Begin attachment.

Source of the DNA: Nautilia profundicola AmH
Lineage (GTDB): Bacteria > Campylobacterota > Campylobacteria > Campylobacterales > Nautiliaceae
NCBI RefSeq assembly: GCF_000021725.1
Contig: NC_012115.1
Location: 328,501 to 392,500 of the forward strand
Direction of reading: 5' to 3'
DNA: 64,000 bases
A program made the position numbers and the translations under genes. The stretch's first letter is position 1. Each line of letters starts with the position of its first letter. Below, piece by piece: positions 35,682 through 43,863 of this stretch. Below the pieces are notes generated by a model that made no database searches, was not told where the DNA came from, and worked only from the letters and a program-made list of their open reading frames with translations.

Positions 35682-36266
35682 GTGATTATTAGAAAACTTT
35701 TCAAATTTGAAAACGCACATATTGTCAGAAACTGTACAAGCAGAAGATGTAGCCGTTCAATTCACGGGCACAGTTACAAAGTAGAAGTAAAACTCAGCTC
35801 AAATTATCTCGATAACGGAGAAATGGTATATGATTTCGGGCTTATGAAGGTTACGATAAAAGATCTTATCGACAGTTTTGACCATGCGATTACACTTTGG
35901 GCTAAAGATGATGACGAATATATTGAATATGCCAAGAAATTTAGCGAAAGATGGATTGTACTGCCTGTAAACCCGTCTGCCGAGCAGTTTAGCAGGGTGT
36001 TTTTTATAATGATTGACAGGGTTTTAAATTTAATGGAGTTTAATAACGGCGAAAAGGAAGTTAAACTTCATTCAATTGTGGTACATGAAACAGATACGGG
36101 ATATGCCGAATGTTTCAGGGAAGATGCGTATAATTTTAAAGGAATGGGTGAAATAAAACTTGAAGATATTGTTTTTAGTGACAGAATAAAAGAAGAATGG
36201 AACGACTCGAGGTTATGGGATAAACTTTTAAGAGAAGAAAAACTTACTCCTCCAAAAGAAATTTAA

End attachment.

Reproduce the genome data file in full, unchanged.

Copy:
Source of the DNA: Nautilia profundicola AmH
Lineage (GTDB): Bacteria > Campylobacterota > Campylobacteria > Campylobacterales > Nautiliaceae
NCBI RefSeq assembly: GCF_000021725.1
Contig: NC_012115.1
Location: 328,501 to 392,500 of the forward strand
Direction of reading: 5' to 3'
DNA: 64,000 bases
A program made the position numbers and the translations under genes. The stretch's first letter is position 1. Each line of letters starts with the position of its first letter. Below, piece by piece: positions 35,682 through 43,863 of this stretch. Below the pieces are notes generated by a model that made no database searches, was not told where the DNA came from, and worked only from the letters and a program-made list of their open reading frames with translations.

Positions 35682-36266
35682 GTGATTATTAGAAAACTTT
35701 TCAAATTTGAAAACGCACATATTGTCAGAAACTGTACAAGCAGAAGATGTAGCCGTTCAATTCACGGGCACAGTTACAAAGTAGAAGTAAAACTCAGCTC
35801 AAATTATCTCGATAACGGAGAAATGGTATATGATTTCGGGCTTATGAAGGTTACGATAAAAGATCTTATCGACAGTTTTGACCATGCGATTACACTTTGG
35901 GCTAAAGATGATGACGAATATATTGAATATGCCAAGAAATTTAGCGAAAGATGGATTGTACTGCCTGTAAACCCGTCTGCCGAGCAGTTTAGCAGGGTGT
36001 TTTTTATAATGATTGACAGGGTTTTAAATTTAATGGAGTTTAATAACGGCGAAAAGGAAGTTAAACTTCATTCAATTGTGGTACATGAAACAGATACGGG
36101 ATATGCCGAATGTTTCAGGGAAGATGCGTATAATTTTAAAGGAATGGGTGAAATAAAACTTGAAGATATTGTTTTTAGTGACAGAATAAAAGAAGAATGG
36201 AACGACTCGAGGTTATGGGATAAACTTTTAAGAGAAGAAAAACTTACTCCTCCAAAAGAAATTTAA